NEW DELHI: India’s Hindustan Petroleum will resume buying Iranian crude if the government unveils an adequate backup plan for local insurers to provide cover for its refineries, its head of refineries B. K. Namdeo said Monday. HPCL, along with MRPL, had stopped purchases due to difficulties getting insurance for refineries processing Iranian oil, forcing New Delhi to look at providing its own reinsurance after European firms backed out over sanctions.
India is thinking of providing a 20 billion rupee ($327 million) state guarantee to back local insurance for plants using Iranian oil, an industry source said last week.
“We are waiting for a clarification from the Finance Ministry how they are going about it ... If insurance clause comes in our favor then we will process Iranian oil,” Namdeo told a news conference.
He said the firm in its annual strategy for this fiscal year had kept a provision to buy 20,000 bpd Iranian oil.
But a company official said on condition of anonymity the planned 40 billion rupee reinsurance cover was not sufficient as HPCL’s “one time maximum permissible claim under the current policy is about 54 billion rupees.”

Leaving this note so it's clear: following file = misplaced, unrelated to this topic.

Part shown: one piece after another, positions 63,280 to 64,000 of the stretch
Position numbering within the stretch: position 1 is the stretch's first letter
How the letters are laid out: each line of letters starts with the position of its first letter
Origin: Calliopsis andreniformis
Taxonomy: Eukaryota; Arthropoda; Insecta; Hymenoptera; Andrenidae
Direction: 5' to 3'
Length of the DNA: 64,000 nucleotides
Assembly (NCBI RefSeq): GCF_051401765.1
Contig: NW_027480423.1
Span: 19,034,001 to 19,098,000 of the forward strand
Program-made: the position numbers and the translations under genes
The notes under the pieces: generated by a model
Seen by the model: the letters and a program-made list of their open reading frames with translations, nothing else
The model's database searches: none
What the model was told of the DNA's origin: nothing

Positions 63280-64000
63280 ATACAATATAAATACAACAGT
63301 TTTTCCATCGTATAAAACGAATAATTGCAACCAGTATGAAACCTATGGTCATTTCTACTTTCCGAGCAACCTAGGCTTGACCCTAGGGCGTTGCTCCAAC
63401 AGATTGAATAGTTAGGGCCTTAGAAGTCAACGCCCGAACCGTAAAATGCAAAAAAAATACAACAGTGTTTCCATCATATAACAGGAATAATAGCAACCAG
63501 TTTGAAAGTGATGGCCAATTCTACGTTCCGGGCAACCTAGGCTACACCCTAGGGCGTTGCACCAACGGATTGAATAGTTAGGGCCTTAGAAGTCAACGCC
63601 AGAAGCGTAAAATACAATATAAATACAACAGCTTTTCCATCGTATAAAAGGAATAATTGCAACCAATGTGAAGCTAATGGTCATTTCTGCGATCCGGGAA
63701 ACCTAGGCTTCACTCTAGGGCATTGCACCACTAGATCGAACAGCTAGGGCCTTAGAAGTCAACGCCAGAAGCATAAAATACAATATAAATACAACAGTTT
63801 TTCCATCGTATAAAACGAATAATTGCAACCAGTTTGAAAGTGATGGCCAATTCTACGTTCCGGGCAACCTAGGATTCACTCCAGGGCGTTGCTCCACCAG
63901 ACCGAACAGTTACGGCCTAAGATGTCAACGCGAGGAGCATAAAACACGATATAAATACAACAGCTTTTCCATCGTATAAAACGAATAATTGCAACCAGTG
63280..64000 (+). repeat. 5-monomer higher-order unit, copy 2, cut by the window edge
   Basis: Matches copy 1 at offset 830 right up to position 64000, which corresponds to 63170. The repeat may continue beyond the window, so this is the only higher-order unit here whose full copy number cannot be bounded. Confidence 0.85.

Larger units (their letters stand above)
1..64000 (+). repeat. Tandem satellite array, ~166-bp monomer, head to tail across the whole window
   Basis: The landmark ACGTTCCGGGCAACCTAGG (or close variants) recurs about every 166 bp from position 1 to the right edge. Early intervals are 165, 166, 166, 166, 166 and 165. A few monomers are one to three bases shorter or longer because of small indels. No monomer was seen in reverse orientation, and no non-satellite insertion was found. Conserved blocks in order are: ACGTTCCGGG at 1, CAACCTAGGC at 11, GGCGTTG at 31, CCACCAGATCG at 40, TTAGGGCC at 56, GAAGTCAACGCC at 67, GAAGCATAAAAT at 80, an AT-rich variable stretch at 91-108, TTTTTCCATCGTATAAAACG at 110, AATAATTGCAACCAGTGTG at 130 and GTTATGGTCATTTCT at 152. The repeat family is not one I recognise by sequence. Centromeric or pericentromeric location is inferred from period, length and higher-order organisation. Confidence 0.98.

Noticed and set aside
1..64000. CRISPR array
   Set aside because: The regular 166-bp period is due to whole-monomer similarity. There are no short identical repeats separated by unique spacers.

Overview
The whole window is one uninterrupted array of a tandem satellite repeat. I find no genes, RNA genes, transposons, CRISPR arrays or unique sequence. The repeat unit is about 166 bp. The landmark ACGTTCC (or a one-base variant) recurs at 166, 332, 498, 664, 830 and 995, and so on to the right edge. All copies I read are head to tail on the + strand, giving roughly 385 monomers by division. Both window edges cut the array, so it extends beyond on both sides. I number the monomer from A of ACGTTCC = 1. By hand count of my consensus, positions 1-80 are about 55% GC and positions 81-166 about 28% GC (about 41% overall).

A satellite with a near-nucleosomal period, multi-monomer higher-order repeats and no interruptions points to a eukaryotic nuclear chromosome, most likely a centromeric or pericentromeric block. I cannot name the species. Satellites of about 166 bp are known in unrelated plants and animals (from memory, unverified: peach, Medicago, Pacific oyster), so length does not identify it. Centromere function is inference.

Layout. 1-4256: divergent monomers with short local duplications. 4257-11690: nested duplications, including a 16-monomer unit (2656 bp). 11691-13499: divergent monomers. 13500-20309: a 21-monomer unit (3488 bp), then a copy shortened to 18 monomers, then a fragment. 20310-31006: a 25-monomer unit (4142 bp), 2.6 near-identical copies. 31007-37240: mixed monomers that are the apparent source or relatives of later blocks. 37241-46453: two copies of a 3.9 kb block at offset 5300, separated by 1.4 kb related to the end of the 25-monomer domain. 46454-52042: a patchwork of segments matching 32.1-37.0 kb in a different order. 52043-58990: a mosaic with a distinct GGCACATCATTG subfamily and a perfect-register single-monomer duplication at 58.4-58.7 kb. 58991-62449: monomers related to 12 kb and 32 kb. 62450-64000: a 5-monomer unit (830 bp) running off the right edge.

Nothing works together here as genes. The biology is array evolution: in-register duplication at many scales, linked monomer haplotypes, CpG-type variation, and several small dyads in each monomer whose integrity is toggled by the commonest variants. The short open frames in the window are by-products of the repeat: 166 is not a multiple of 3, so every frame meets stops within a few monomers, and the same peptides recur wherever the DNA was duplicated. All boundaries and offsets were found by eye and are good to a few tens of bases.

But MRPL had resumed Iranian oil imports from this month, its managing director said earlier Tuesday.
To replace the lost Iranian barrels HPCL had lifted intake of Iraqi crude and aimed to buy up to 40,000 bpd of Nigerian oil from the spot market in this fiscal year, slightly more than in 2012/13, Namdeo said.
In this fiscal year it had also lifted a small quantity of oil from Brunei, Namdeo added.
HPCL planned to buy up to 100,000 bpd Basra light in the current fiscal year, he said.
Sanctions imposed by the United States and the European Union on Iran over its nuclear program have cost Tehran billions of dollars in revenue since the start of 2012.
Its top four oil clients have cut their imports by more than a fifth in the first six months of the year, and are soon to face increased pressure from the U.S. to trim shipments further.
HPCL had also partnered SP Ports Pvt Ltd, a unit of Mumbai-based Shapoorji Pallonji group, to build a five-million-tons a year liquefied natural gas terminal in western Gujarat state, according to its head of finance K. V. Rao.
HPCL would have a 50 percent stake in the project, Rao said.